Corn gene helps fight Multiple Leaf Diseases

Feb 02, 2012 By Sharon Durham
Corn gene helps fight Multiple Leaf Diseases
A specific gene in corn seems to confer resistance to three important leaf diseases—southern corn leaf blight, northern leaf blight, and gray leaf spot—all of which cause lesions on corn leaves worldwide. Credit: Regis Lefebure.

(PhysOrg.com) -- A specific gene in corn seems to confer resistance to three important leaf diseases, according to U.S. Department of Agriculture (USDA) scientists and their university colleagues.

This , published in 2011 in the Proceedings of the National Academy of Sciences, could potentially help plant breeders build traits into future corn plants.

The research team included Agricultural Research Service (ARS) plant geneticists Peter Balint-Kurti, Jim Holland and Matt Krakowsky in the agency's Plant Science Research Unit in Raleigh, N.C., and scientists with the University of Delaware, Cornell University, and Kansas State University. ARS is the USDA's chief intramural scientific research agency.

Three diseases-southern corn blight, northern leaf blight, and gray leaf spot-all cause lesions on corn leaves worldwide. In the U.S. Midwest Corn Belt, northern leaf blight and gray leaf spot are significant problems.

The researchers examined 300 corn varieties from around the world to ensure a genetically diverse representation. No corn variety has complete to any of these diseases, but varieties differ in the severity of symptoms they exhibit.

The researchers set out to look for maize lines with resistance to the three diseases to determine which genes underlie disease resistance, according to Balint-Kurti. When they tested the lines for resistance, they found that if a variety was resistant to one disease, chances were favorable that it was also resistant to the other two.

The researchers applied a statistical analysis technique called "association mapping" to identify regions of the genome associated with variation in disease resistance. According to Balint-Kurti, the scientists knew there was a strong correlation between resistance of one disease and the other two. They postulated that some resistance genes conferred resistance to two or more different diseases, and they identified a gene that seemed to confer multiple disease resistance.

This gene, a GST (glutathione S-transferase), is part of a family of genes known for their roles in regulating oxidative stress and in detoxification. Both of these functions are consistent with a role in disease resistance.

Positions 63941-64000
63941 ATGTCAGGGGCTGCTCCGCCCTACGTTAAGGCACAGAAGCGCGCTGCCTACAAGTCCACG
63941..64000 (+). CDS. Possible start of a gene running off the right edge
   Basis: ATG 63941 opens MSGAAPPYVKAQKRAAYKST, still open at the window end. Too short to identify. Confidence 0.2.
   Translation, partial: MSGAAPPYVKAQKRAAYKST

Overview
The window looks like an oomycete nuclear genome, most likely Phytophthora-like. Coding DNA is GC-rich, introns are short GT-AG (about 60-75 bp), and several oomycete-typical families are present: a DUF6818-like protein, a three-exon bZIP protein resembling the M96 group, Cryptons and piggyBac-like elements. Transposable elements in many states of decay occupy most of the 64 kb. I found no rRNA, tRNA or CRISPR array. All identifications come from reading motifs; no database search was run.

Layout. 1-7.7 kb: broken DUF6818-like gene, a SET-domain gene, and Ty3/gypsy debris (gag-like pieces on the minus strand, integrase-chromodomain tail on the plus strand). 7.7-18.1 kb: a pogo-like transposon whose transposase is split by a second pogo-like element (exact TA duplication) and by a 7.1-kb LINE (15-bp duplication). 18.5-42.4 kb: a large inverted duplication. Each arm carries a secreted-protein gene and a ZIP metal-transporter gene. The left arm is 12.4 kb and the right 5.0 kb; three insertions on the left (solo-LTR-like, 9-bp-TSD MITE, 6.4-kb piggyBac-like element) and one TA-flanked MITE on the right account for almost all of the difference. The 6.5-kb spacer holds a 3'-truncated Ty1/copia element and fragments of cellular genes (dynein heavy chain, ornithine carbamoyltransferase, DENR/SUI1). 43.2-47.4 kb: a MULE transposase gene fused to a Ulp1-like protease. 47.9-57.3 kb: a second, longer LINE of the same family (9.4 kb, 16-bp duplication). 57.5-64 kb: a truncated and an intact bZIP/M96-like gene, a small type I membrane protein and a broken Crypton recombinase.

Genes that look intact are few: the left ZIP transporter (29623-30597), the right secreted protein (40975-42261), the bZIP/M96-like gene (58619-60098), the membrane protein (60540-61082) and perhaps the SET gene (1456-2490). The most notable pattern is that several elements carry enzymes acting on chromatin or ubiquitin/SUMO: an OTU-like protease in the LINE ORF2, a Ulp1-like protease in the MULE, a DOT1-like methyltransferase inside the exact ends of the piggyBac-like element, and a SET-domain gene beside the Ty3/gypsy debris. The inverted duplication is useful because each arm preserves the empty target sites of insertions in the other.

Explore further: Lab breakthrough can lead to cheaper biofuels, improved crops, and new products from plants

More information: Read more about this research in the February 2012 issue of Agricultural Research magazine.

Provided by USDA Agricultural Research Service

3 /5 (1 vote)
add to favorites email to friend print save as pdf

Related Stories

Study targets disease resistance in corn

Jan 11, 2011

(PhysOrg.com) -- In a paper published online this week in Nature Genetics, North Carolina State University and U.S. Department of Agriculture crop scientists and plant pathologists sift through millions of gen ...

Transplanted corn gene protects rice

Oct 18, 2005

Kansas State University scientists say they've demonstrated resistance to bacterial streak disease in maize can be transferred to rice.

Examining rice genes for rice blast resistance

Oct 17, 2011

U.S. Department of Agriculture (USDA) scientists have characterized the molecular mechanism behind some plants' ability to resist rice blast, a fungal disease that affects cereal grain crops such as rice, wheat, rye and barley ...

Recommended for you

Identifying the source of stem cells

2 hours ago

When most animals begin life, cells immediately begin accepting assignments to become a head, tail or a vital organ. However, mammals, including humans, are special. The cells of mammalian embryos get to ...

Contamination likely explains 'food genes in blood' claim

Oct 29, 2014

Laboratory contaminants likely explain the results of a recent study claiming that complete genes can pass from foods we eat into our blood, according to a University of Michigan molecular biologist who re-examined ...

User comments : 0

Please sign in to add a comment. Registration is free, and takes less than a minute. Read more

Click here to reset your password.
Sign in to get notified via email when new comments are made.